Another potential variable is the cost of the land on which the justice campus would be built. Benton County has offered $5.4 million for the land and may employ eminent domain, a court process that allows governments to take private property for public purposes, if the offer is refused.

While the land acquisition price could climb, Crager said he feels confident in the $5.8 million he has secured for the purchase.

Battling inflation

Perhaps the biggest obstacle on the horizon is rising inflation. Kurth said the county’s consultant is using the best cost estimating professional on the West Coast. While the costs might increase, Kurth said it’s also possible they could drop given the conservative stance. 

“He came and presented to the executive committee, and we asked him to provide his last 10 jobs, his estimate against the actual costs of the projects,” Kurth said. “He was within 1-2%, so he’s very good at what he does.”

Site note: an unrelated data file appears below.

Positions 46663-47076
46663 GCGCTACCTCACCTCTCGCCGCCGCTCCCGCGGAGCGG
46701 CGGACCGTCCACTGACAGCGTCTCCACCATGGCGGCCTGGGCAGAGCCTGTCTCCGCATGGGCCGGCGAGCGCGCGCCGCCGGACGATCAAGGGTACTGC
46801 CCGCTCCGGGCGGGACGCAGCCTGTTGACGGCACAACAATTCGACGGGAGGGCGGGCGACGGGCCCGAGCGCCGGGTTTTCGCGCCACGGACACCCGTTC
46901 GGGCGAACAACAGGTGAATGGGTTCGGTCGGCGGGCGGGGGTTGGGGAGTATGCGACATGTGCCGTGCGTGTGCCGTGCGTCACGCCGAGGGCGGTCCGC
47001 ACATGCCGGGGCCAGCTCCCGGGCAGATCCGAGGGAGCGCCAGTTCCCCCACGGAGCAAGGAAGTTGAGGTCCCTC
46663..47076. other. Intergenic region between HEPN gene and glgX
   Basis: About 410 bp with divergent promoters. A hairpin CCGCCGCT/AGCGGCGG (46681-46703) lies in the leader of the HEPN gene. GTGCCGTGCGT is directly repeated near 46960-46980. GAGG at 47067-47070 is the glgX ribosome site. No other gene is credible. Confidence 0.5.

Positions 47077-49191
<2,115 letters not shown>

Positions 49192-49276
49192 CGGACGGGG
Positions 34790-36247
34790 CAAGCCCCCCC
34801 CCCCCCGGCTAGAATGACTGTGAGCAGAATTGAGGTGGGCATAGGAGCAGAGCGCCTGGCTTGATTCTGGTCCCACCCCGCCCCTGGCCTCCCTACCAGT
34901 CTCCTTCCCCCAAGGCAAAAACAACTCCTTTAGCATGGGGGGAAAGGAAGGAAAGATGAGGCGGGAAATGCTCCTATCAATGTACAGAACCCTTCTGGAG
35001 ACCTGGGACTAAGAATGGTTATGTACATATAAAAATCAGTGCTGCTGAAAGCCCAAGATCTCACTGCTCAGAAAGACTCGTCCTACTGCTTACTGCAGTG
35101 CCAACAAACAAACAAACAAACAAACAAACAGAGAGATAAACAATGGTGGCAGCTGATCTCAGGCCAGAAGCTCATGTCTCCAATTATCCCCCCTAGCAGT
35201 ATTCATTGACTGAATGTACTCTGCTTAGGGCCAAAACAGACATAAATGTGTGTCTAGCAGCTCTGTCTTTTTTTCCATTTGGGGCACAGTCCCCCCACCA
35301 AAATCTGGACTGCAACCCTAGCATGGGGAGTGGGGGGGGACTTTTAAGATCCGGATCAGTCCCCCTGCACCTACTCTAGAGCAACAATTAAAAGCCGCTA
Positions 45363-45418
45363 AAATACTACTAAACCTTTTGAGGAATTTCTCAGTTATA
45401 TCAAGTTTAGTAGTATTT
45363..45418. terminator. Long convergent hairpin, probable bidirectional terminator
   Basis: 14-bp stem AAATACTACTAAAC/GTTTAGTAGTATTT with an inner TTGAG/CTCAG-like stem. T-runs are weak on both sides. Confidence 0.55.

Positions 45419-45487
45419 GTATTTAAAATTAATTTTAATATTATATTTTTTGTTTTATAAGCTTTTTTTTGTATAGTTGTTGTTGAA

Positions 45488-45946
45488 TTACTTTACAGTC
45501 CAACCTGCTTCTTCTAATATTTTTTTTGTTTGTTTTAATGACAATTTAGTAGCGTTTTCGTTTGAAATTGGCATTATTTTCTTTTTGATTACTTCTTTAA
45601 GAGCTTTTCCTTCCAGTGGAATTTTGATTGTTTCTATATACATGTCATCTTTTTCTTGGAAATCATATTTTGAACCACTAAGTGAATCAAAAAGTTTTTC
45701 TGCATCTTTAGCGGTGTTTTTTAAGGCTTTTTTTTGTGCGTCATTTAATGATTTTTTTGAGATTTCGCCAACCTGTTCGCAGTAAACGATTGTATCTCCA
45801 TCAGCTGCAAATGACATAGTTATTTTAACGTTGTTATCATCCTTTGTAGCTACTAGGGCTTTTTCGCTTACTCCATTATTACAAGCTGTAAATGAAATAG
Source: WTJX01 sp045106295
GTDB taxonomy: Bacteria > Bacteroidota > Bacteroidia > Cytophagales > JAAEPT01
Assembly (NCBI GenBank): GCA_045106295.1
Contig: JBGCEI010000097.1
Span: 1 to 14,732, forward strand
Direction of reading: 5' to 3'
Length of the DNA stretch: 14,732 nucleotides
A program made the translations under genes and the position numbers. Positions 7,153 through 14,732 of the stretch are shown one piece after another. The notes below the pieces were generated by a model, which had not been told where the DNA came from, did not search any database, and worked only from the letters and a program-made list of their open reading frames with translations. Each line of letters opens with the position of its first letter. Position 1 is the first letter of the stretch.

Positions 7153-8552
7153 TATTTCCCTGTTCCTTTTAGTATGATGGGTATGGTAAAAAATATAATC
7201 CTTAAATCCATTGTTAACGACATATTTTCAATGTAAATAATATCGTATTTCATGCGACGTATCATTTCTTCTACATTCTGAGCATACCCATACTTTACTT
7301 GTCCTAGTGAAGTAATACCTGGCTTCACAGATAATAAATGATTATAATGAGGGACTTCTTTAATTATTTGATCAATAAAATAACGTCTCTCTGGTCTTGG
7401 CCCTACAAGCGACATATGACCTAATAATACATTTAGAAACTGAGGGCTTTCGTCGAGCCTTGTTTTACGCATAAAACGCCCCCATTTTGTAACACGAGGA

The county also has around $33 million in outstanding long-term debt ($25 million principal, $7 million anticipated interest), according to Crager, who said around $13 million be paid off by 2028, when all the justice improvements should be complete. Another $6.3 million should be retired in 2033, and $13.6 million has a 2045 end date.

The outstanding debt relates to pension obligation bonds, remodeling the Public Works facility and Health Services Department, acquiring and working on the Kalapuya Building, and constructing the Lincoln Health Clinic.

The county is planning for several community engagement opportunities this fall before the board decides the final details of the bond.

Cody Mann covers Benton County and the cities of Corvallis and Philomath. He can be contacted at 541-812-6113 or Cody.Mann@lee.net. Follow him on Twitter via @News_Mann_.

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Cody Mann is an experienced, relentless journalist, who is currently working as a local government news reporter for the Corvallis Gazette-Times. He earned journalism bachelor’s and master’s degrees from the University of Oregon.